Commentary on The Wreck of the Deutschland

Subject matter

Shipwrecks are something that fascinate many - hence the popularity of Robinson Crusoe and the Titanic films. Some of Shakespeare's plays have shipwrecks: The Tempest, The Winter's Tale, Twelfth Night, to name a few. More significantly with Hopkins, his father had been in marine insurance, and accounts of shipwrecks must have been talked about a good deal in the Hopkins' household. Hopkins appears very confident in writing about the details. A few years later, he was to write a second shipwreck poem, The Loss of the Eudydice.


The poem is technically an ode, that is to say, it is addressed to someone or celebrating someone. Here, the poem is initially addressed to God, but it celebrates the Franciscan nuns. In form, it is a Pindaric ode, a complex sort of ode developed by the Greek poet, Pindar, whom Hopkins would have studied.

The poem is divided into two main parts.

Part the First

This consists of the first ten stanzas, and tells something of Hopkins' own conversion, laying out the grounds for his theodicy (attempt to reconcile the existence of tragedy and suffering with belief in a God who is both loving and powerful).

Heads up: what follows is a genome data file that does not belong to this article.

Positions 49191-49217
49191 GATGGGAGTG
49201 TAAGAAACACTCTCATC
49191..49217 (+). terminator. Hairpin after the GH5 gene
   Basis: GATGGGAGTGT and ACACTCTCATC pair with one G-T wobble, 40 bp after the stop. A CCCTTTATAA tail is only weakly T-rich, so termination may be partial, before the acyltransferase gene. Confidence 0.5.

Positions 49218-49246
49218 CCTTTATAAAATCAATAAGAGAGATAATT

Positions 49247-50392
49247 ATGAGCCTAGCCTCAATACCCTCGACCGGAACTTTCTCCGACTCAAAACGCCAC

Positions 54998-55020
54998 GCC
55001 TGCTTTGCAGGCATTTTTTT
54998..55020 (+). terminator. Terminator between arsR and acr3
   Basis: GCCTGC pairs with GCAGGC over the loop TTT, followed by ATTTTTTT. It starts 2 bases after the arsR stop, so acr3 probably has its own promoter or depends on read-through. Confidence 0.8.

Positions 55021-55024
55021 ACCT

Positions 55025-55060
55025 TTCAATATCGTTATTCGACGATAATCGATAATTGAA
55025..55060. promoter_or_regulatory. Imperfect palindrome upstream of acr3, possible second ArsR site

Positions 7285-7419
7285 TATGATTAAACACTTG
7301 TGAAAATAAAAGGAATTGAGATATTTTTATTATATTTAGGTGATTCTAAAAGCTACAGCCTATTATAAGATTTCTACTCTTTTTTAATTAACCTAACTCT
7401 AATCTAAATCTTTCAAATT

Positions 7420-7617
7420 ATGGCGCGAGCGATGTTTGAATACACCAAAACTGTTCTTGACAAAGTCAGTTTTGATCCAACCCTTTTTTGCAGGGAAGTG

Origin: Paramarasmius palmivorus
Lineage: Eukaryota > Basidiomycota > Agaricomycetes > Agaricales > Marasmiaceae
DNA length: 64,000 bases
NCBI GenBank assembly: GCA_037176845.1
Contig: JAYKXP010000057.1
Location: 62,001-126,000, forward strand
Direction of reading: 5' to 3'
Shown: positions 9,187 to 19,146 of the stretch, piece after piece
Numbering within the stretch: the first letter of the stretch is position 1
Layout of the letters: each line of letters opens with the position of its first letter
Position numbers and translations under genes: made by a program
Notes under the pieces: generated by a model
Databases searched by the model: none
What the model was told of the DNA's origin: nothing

Part the Second

This consists of twenty-five stanzas. In them, Hopkins describes the shipwreck itself, taking details from The Times newspaper of Saturday, December 11, 1875. He then focuses on the leading nun, wondering what she was seeing and saying just before her own death. He seems to come to an understanding of her final cry, which leads him in to applying his theodicy to that situation. From there he can think about the others drowned, and then to a wider picture of God's will for England.

Structural division

In fact, the poem can be broken down beyond the two main sections, into smaller sections forming groups of roughly five stanzas:

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